at which f respectively attains its maximum and minimum value and the
value immediately preceding the maximum. Moreover, denote by xc the
centroid of point x(k) de¬ned as
x(k) x(j) .
298 7. Nonlinear Systems and Numerical Optimization

The method generates a sequence of approximations of x— , starting from
x(k) , by employing only three possible transformations: re¬‚ections with
respect to centroids, dilations and contractions. Let us examine the details
of the algorithm assuming that n + 1 initial points are available.
1. Determine the points x(M ) , x(m) and x(µ) .
2. Compute as an approximation of x— the point
n + 1 i=0

and check if x is su¬ciently close (in a sense to be made precise) to

x . Typically, one requires that the standard deviation of the values
f (x(0) ), . . . , f (x(n) ) from
¯ f (x(i) )
n + 1 i=0

are less than a ¬xed tolerance µ, that is
n 2
1 ¯
f (x(i) ) ’ f < µ.
n i=0

(M )
Otherwise, x(M ) is re¬‚ected with respect to xc , that is, the follow-
ing new point xr is computed
xr = (1 + ±)x(M ) ’ ±x(M ) ,

where ± ≥ 0 is a suitable re¬‚ection factor. Notice that the method
has moved along the “opposite” direction to x(M ) . This statement has
a geometrical interpretation in the case n = 2, since the points x(k)
coincide with x(M ) , x(m) and x(µ) . They thus de¬ne a plane whose
slope points from x(M ) towards x(m) and the method provides a step
along this direction.
3. If f (x(m) ) ¤ f (x(r) ) ¤ f (x(µ) ), the point x(M ) is replaced by x(r)
and the algorithm returns to step 2.
4. If f (x(r) ) < f (x(m) ) then the re¬‚ection step has produced a new
minimizer. This means that the minimizer could lie outside the set
de¬ned by the convex hull of the considered points. Therefore, this
set must be expanded by computing the new vertex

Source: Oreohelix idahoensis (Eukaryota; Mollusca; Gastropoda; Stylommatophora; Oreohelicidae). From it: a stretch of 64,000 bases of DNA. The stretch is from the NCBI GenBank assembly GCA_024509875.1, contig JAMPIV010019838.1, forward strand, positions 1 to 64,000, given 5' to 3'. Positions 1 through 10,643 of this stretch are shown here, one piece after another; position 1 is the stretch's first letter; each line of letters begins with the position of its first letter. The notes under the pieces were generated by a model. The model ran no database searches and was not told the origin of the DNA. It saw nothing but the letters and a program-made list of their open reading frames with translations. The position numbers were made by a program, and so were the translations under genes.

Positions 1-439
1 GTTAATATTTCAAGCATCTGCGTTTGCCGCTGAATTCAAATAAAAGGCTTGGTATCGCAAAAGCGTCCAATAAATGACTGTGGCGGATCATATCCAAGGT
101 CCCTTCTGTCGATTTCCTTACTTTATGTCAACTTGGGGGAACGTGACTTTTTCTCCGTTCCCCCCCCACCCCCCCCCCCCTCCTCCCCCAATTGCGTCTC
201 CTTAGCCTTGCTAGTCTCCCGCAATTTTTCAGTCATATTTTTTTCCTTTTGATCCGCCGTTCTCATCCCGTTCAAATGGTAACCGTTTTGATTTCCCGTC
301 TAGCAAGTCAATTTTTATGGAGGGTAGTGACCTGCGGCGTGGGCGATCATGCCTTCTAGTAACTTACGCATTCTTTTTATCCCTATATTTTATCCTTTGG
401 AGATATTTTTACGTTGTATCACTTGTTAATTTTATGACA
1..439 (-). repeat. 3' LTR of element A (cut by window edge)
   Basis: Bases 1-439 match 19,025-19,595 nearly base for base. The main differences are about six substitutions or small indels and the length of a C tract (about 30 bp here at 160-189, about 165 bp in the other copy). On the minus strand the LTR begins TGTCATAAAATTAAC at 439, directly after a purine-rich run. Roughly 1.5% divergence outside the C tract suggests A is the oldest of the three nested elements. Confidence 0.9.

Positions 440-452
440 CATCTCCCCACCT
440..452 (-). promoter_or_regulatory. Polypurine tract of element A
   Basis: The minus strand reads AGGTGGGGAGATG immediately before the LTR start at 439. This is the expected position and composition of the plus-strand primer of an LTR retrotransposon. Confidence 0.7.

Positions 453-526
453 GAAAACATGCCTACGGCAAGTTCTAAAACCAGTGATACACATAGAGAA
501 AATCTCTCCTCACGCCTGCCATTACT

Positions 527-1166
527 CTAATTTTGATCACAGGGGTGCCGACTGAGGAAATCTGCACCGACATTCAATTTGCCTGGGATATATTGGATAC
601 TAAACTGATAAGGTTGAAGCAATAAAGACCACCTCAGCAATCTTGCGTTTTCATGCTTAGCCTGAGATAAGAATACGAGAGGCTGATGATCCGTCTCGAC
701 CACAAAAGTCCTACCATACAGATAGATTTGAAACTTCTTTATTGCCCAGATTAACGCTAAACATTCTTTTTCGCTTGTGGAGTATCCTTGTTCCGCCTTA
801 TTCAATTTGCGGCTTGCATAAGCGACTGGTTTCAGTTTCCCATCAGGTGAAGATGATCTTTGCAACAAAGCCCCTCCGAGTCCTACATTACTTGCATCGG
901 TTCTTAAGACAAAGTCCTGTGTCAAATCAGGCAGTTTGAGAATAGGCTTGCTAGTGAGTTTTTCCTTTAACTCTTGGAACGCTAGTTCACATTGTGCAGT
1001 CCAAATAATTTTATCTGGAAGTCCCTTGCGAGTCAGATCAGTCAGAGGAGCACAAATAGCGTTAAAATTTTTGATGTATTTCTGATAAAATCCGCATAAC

x(e) = βx(r) + (1 ’ β)x(M ) ,

where β > 1 is an expansion factor. Then, before coming back to step
2., two possibilities arise:
7.2 Unconstrained Optimization 299

4a. if f (x(e) ) < f (x(m) ) then x(M ) is replaced by x(e) ;
4b. f (x(e) ) ≥ f (x(m) ) then x(M ) is replaced by x(r) since f (x(r) ) <
f (x(m) ).
5. If f (x(r) ) > f (x(µ) ) then the minimizer probably lies within a subset
of the convex hull of points x(k) and, therefore, two di¬erent ap-
proaches can be pursued to contract this set. If f (x(r) ) < f (x(M ) ),
the contraction generates a new point of the form

x(co) = γx(r) + (1 ’ γ)x(M ) , γ ∈ (0, 1),


x(co) = γx(M ) + (1 ’ γ)x(M ) , γ ∈ (0, 1),

Finally, before returning to step 2., if f (x(co) ) < f (x(M ) ) and f (x(co) ) <
f (x(r) ), the point x(M ) is replaced by x(co) , while if f (x(co) ) ≥ f (x(M ) )
or if f (x(co) ) > f (x(r) ), then n new points x(k) are generated, with
k = 1, . . . , n, by halving the distances between the original points
and x(0) .

As far as the choice of the parameters ±, β and γ is concerned, the following
values are empirically suggested in [NM65]: ± = 1, β = 2 and γ = 1/2. The
resulting scheme is known as the Simplex method (that must not be con-
fused with a method sharing the same name used in linear programming),
since the set of the points x(k) , together with their convex combinations,
form a simplex in Rn .
The convergence rate of the method is strongly a¬ected by the orientation
of the starting simplex. To address this concern, in absence of information
about the behavior of f , the initial choice (7.23) turns out to be satisfactory
in most cases.
We ¬nally mention that the Simplex method is the basic ingredient of
the MATLAB function fmins for function minimization in n dimensions.

Example 7.5 Let us compare the performances of the Simplex method with the